That the university will vacate wins isn’t an assumption that’s fair to make. Looking back at two recent, high profile academic investigations that involved the NCAA, North Carolina and Florida State are the best guide. The Tar Heels vacating all 16 wins from the 2008 and 2009 football seasons after improper benefits and academic misconduct was discovered. The academic misconduct involved a now fired department chairman, Julius Nyang’oro, and his department manager, who presided over independent study classes in the AFAM Department.

At Florida State, Bobby Bowden was forced to vacate 12 victories from 2006 and 2007, part of the penalty after academic fraud was discovered to have involved 61 student-athletes. The scandal also forced the men’s basketball team, the baseball team, the women’s basketball team and a national championship in men’s track and field to be vacated. Scholarships were stripped from 10 Seminoles teams. According to the New York Times, that fraud included not just students and student-athletes, but a learning specialist, an academic advisor and a tutor who took tests and wrote papers.


From what’s already been publicly stated, Notre Dame’s situation doesn’t include misconduct from any employees involved in academic support. 

This should be a very important part of any NCAA ruling and could be what keeps this from being an issue that demands vacating victories. While the North Carolina and Florida State situations involved members of the faculty or academic support systems at the university, Notre Dame’s does not.

From what we’ve heard from university president Rev. John Jenkins and Jack Swarbrick, the investigation’s findings don’t implicate anybody in that realm, but rather focus on the behavior of one paid student employee of the athletic department. Multiple sources have told me that this person served as a student athletic trainer for the football team.

Here’s what Jenkins told faculty in mid-September, according to an Observer Report:

[Jenkins] said the athletic department’s compliance office became aware of “a potentially problematic situation involving a current student athlete as well as a student who served for a brief time as a paid student employee of the athletic department, although that position had no role in academic tutoring or advising of student athletes.”

“I want to underscore that the current investigation has not revealed any misconduct or knowledge of impropriety by regular, full-time staff,” he said. “However, given the student’s brief status as a paid employee, there was the possibility of what the NCAA considers an ‘excess benefit’ given to the student athlete by a representative of the institution.”

Again, nothing has been decided yet, nor announced. But there’s quite a difference between what is alleged to have happened at Notre Dame and what happened at Florida State and North Carolina.


Because of some complexities this case wasn’t treated like a standard Honor Code violation. 

Browne’s statement spoke repeatedly about the complexities of this case. Those complexities involved a full investigation from the Office of the General Counsel, as well as the NCAA involvement already discussed.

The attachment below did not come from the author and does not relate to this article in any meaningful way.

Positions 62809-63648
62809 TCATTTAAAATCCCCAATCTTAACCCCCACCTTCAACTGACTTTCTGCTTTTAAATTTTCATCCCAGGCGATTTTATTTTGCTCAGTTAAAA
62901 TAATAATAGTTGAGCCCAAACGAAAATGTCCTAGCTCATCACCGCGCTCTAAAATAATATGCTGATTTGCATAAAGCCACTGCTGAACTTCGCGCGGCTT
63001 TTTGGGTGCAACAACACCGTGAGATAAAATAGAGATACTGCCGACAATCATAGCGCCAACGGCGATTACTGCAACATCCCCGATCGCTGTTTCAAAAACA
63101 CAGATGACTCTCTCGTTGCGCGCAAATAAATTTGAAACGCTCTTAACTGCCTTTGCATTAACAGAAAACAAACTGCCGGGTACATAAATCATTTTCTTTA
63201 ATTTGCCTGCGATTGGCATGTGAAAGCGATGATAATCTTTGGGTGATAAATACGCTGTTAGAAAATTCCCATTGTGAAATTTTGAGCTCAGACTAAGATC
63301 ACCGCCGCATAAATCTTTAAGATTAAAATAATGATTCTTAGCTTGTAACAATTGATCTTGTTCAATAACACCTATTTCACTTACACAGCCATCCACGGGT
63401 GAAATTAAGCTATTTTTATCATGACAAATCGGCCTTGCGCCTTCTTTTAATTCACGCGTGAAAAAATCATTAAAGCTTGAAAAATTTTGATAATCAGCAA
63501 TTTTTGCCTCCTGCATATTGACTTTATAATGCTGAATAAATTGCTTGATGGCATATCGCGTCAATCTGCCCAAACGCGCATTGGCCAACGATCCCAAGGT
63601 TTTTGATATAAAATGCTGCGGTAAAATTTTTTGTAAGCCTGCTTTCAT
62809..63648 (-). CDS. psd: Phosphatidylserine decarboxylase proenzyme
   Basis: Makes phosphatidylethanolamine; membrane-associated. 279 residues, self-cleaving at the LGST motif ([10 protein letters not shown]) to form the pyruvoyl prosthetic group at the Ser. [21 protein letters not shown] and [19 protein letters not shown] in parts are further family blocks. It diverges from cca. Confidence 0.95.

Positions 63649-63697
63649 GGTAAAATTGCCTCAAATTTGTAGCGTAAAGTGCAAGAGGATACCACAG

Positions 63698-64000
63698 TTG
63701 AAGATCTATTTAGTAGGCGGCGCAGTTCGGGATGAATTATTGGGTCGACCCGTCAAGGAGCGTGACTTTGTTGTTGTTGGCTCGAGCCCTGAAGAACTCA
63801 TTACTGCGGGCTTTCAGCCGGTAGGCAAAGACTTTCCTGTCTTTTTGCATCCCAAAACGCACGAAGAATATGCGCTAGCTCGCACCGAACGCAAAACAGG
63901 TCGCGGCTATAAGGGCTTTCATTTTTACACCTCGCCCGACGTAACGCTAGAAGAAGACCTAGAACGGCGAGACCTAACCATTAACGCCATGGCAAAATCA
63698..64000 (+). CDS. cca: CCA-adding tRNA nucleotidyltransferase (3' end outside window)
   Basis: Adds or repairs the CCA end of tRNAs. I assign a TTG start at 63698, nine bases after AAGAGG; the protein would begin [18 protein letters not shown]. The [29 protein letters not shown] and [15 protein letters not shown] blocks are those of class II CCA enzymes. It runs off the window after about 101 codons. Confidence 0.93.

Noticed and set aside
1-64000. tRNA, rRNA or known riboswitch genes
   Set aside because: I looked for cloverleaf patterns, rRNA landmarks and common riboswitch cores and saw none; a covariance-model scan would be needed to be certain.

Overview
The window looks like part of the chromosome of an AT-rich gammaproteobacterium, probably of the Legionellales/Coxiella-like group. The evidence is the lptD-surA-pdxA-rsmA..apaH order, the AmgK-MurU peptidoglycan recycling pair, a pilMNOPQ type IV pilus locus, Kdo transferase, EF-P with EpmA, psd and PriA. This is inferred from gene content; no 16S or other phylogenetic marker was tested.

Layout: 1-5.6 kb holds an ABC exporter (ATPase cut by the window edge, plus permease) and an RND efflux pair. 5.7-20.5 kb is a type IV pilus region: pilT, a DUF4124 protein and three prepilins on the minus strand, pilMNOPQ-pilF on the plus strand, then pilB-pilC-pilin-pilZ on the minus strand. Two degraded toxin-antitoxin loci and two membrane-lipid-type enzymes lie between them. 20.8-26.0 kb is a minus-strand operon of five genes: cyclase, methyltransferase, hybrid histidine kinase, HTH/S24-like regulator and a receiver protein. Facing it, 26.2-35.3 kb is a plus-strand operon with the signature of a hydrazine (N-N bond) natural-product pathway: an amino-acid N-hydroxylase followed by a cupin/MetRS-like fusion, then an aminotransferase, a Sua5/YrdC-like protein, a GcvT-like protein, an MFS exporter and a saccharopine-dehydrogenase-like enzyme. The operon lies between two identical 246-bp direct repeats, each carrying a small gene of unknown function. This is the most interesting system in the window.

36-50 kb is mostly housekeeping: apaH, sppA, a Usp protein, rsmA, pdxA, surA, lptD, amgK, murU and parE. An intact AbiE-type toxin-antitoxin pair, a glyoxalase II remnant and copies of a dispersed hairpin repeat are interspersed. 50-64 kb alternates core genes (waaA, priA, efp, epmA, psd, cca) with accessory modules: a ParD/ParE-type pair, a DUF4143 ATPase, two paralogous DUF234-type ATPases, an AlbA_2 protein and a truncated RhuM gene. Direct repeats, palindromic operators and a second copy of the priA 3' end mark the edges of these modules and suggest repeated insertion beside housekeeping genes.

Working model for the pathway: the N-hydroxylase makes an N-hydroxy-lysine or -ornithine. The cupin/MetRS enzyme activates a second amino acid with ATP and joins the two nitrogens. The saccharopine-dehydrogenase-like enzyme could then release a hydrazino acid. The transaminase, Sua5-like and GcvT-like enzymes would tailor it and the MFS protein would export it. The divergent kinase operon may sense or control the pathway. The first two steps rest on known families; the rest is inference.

But Browne mentions the added complexity of “multiple disciplines,” potentially meaning that the suspected Honor Code violations took place in a variety of schools, for instance the business college as well as the college of Arts and Letters.

That crossover — as well as the review of extensive exhibits compiled during the legal dig — forced a more comprehensive process. According to Browne’s statement, that included witness interviews, a faculty reporter to review voluminous materials and comprehensive honesty committees.


In the closest thing we’ll see to an acknowledgement, the university statement acknowledges their timeline and the five football players stuck in limbo. 

Late last week, the Observer, Notre Dame’s student newspaper, released an Op-Ed that called for clear Honor Code, taking to task the university’s administration for their handling of the current investigation.

These well-written paragraphs strike to the heart of the issue for students and members of the Notre Dame community.

The one constant since the investigation was announced has been that no one really knows much about the proceedings. Sure, head football coach Brian Kelly addresses it every week in his press conferences, and Jenkins made reference to it in his address to the University’s faculty last month.

But we have about as much insight into the Honor Code process as we did before the players were withheld, and our efforts to learn more about it have proved largely fruitless.

We’ve been directed to a webpage listing the members of the University Code of Honor Committee, which has not been updated for this academic year. We’ve looked at a Code of Honor Handbook that dates back to 2011 and may no longer be in use. Requests to learn more about the Honor Code process have been denied, despite a clause in Handbook that states, “Each member of the committee may be approached for consultation or advice about the Code of Honor by any member of the Notre Dame community.” Hugh Page, associate provost, dean of the First Year of Studies and Honor Code Committee co-chair, declined to comment on requests for an updated committee roster or for clarification of the text of the Code.

The Honor Code itself is one way in which the University upholds its values. The University could use this opportunity to show how the Honor Code does its job, but it instead seems intent on keeping everything except the players’ identities under close wraps.